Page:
So the deal is we need to reduce our carbon footprint yesterday. The best solution is to have large scale renewable energy in place today, but that is still decades off. We need a bridge to get us from foreign oil dependency to 100% renewable, carbon free energy. One piece of that bridge is nuclear power, whether we like the idea or not. The other parts of that bridge are using more natural gas for transportation and electricity production, improving existing technology to lessen our carbon emissions and to push forward with research for renewable, carbon free energy.

     

    I invite everybody to check out the Pickens Plan and to pay attention to the plans our new President, Barak Obama, will bring forth. Please take time to visit the other websites used in researching this blog. Be informed.

     

    The Pickens Plan: http://www.pickensplan.com/index.php

    The Office of the President Elect: http://change.gov/


    [1] The Future of Nuclear Power, An Interdisciplinary MIT Study:http://web.mit.edu/nuclearpower/

    [5] The Future of Nuclear Power, An Interdisciplinary MIT Study:http://web.mit.edu/nuclearpower/

          Entergy Inc. : http://www.entergy-nuclear.com/environment/fuel_storage.aspx

    [7] Department of Energy: http://www.rw.doe.gov/index.shtml

     

     

     

     

     

     

     

     

     

     

     

     

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    Choosing to convert from oil to natural gas

    energy, heating options, Uncategorized

    I apologize for my abscence. This is not my full time job and life is not always as forgiving as we would like it to be. Enough of pleasentries.

    I wish to update you on my mission to find options for my parents heating dilemas. I can update this in a single phrase….sticker price shock! It seems in this world of forclosures, out of control oil prices, job losses and banks “feeing” us to death, among other things, we are caught in a “catch-22” situation. My goal of this blog is to highlight ideas and products that won’t cost an arm and a leg upfront to save energy, save fuel and save money in a reasonalbe amount of time.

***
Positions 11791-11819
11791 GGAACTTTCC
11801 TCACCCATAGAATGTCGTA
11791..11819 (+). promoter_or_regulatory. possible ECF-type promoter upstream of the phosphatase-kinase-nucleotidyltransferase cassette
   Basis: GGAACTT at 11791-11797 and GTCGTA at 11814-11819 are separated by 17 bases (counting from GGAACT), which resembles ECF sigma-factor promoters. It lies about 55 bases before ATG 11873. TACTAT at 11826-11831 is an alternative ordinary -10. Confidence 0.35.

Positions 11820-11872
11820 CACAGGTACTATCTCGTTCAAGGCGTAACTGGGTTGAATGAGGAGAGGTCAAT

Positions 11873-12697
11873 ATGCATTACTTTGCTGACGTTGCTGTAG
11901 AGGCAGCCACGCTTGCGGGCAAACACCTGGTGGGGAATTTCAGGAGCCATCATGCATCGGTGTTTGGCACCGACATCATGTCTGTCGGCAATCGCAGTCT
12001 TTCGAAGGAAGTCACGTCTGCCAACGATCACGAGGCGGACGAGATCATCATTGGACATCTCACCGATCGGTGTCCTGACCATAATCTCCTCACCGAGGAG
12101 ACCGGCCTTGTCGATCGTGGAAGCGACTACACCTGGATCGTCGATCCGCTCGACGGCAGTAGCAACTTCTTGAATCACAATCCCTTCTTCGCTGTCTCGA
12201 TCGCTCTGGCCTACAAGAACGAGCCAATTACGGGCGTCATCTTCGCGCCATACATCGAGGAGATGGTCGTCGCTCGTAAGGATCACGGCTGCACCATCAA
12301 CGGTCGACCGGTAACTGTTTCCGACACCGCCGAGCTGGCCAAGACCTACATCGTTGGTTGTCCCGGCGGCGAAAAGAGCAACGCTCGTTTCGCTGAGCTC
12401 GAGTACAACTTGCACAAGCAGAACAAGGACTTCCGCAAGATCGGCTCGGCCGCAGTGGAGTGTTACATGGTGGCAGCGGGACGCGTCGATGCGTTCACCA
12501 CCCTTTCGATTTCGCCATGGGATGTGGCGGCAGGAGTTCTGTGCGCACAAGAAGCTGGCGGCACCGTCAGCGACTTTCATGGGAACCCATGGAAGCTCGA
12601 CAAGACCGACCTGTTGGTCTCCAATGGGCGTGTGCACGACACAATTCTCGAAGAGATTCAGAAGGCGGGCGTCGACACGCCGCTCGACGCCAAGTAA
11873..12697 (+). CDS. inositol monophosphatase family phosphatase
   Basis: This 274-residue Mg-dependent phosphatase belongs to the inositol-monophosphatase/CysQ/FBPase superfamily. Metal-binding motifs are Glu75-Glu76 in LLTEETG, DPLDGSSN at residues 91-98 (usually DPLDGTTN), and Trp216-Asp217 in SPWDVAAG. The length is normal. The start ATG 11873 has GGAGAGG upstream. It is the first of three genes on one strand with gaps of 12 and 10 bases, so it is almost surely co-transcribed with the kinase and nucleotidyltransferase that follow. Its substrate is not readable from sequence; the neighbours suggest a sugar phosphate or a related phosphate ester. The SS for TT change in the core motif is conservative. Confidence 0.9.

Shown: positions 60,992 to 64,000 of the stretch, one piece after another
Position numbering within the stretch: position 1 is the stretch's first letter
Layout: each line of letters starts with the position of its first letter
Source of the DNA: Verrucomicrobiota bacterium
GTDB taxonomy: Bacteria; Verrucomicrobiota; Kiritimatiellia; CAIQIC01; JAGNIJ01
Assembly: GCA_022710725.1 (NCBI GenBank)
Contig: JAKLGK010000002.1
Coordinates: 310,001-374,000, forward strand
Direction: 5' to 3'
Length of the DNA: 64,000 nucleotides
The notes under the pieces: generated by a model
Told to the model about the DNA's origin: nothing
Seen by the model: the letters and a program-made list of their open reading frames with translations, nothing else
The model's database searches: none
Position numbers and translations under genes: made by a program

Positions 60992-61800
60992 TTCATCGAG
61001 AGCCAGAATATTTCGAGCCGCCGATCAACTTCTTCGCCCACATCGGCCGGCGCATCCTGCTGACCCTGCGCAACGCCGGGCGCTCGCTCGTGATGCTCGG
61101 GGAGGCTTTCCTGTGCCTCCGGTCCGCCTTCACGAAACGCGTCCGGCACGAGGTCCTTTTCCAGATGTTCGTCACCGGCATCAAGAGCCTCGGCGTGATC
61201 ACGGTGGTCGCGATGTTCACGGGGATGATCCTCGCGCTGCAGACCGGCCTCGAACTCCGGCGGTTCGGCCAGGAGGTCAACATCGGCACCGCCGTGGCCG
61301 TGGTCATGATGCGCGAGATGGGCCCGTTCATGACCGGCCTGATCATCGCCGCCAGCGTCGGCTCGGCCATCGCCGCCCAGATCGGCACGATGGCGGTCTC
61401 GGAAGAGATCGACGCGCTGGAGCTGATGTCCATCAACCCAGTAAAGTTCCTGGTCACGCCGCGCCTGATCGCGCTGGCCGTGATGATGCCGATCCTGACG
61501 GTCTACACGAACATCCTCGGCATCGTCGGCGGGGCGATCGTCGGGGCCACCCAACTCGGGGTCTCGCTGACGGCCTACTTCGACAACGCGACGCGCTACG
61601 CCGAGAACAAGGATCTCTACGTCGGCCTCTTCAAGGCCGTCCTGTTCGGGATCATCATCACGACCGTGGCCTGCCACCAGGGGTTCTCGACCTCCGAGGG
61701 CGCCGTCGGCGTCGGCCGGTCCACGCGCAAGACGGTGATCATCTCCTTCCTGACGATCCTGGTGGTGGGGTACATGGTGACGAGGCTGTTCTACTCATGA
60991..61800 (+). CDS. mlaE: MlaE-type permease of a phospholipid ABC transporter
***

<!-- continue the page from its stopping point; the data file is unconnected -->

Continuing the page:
The bottom line is that both of my parents have oil heat and I wanted to look into converting them to natural gas heat. My father lives alone has gas already piped to his house but has old fashion steam radiators and only about 900 sq.ft. My mother has four adults living in her house, doesn’t have gas piped to her house but has more modern baseboard system and about 1500 sq.ft. Amazingly enough both estimates where within a few dollars of each other. It would cost approximately $5,500 to convert each house. This includes the fuel efficient furnace and a new energy star hot water heater. Wow, that floored me. Both of my parents are on fixed incomes and can hardly afford to shell out this kind of money. But can they afford not to?

    I found a area of National Grid’s (our local natural gas provider) web site that gave a conversion rate from oil to natural gas. According to National Grid, if you multiply your oil consumption in gallons by 1.385 you will get your approximate gas consumption in cubic feet. Each of my parents used about 700 gallons of oil in the last physical year. 700 gallons of oil x 1.385=969.5ccf of natural gas. Using $4/gallon for oil and the composite rate for gas in Aug. 2008 of $1.7725/ccf,  the annual savings would be around $1080/year. They would be breaking even on their investment within five years, if the current rates applied. Overall not a bad investment when a conventional solar system is not anticipated to break even for 10 to 20 years. But more on solar another time. 

    In Massachusetts, were I live, there is a program for low cost or no cost loans for heating improvents at http://www.masssave.com/about/heat_loan.php. This will allow many people who cannot come up with the cost of converting up front. Please check your individual states and utility companies for information on fuel assistance, tax incentives, discount utility rates and loan programs.

    In the case of my parents…. I think my mother will convert to natural gas. She plans on being in her house for more than five years and her income is not getting any larger. Natural gas is plentiful in North America and is not reliant on foreign suppliers. Weighing the odds we both feel gas will be the more reliable and cheaper way to go. We are not sure my father will be in his house for five years and he gets fuel assistance so he probably will not convert. I guess I will be putting eeFuel in his tank and pray oil prices don’t go through the roof this winter.